If, then, dealing with the players directly won't do anything, what about pressuring the gaming companies to take a harder stance against this sort of speech? This is a difficult idea as well. A recent example would be from the discussion forums for Bioware's upcoming MMOG Star Wars: Old Republic. In an unfortunately misguided attempt to curb attacks on gay people, words like "gay" and "lesbian" were added to the forum's automatic swear-word filter, resulting in such terms becoming *** and ******* if posted. Matters became worse when clarification consisted of employees locking threads questioning the move (which had usually devolved into shouting matches with LGBT players and friends against straight people who didn't want them around) and suspending players who persisted with complaints. Eventually Electronic Arts, owner of Bioware, relented on the policy and issued a public apology, but the escapade serves as a valid cautionary tale that swinging too hard with the hammer makes things just as bad.
What should be done, then? Simply, for the most part such hate speech is already established as against the rules in almost all games' terms of service agreements. With few exceptions it's already an offense for players to spout abusive speech against people for their gender, sexual orientation or race. All that's needed is greater enforcement of existing policies. Earlier I mentioned how most of my abuse reports are never met with any action; whether this is because customer service reps are overworked dealing with other issues or actively decide/are told not to do anything about it, I couldn't say, but clearly if abusive players don't worry that there's a punishment to their comments, they won't feel intimidated into not blasting them. It's particularly obnoxious that if these players had been exploiting game mechanics they would be removed quickly, but creating a hostile environment for players of all spectrums is usually overlooked. So, encouraging gaming companies to police current standards, protecting women, minorities and LGBT players as a whole, would be a much better plan that would help curb such anti-social behavior with real consequences without setting up one segment as a politically correct "protected class" that's likely to encounter more abuse as a result.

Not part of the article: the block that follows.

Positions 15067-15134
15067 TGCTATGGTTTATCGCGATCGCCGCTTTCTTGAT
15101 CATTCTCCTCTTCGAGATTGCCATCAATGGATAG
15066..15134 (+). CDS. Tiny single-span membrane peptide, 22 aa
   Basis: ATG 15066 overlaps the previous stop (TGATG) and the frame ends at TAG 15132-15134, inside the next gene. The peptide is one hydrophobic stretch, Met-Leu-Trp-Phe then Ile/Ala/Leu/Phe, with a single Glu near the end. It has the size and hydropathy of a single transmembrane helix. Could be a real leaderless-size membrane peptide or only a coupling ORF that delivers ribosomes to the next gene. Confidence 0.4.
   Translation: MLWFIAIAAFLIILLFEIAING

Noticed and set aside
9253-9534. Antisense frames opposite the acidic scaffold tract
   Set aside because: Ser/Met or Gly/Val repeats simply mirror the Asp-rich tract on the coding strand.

If these standards don't already exist, companies need to be encouraged to adopt them. Blizzard needed this motivation years ago when they banned the existence of a LGBT-friendly guild from World of Warcraft, and it took a lawsuit for their policy to change. Thankfully, such groups now thrive as a safe place for LGBT players to be themselves. Employees need to be trained on these policies and it needs to be ensured that they follow them fairly and without personal bias.
It should be said though that at the end of all this, GLAAD's plans only attempt to deal with a symptom and not the root causes of hate speech (whether against LGBT individuals, minority racial groups or women), and that is my biggest complaint with this announcement, and why I think their time and money would be better spent elsewhere. Making sure I don't have to hear the word fag while leveling my Blood Elf priest in World of Warcraft does nothing for the many, many gay people across the world living in fear of coming out to their family and friends, expressing themselves in public, or– in many cases– with the reality of violence or death if anyone finds out who they are.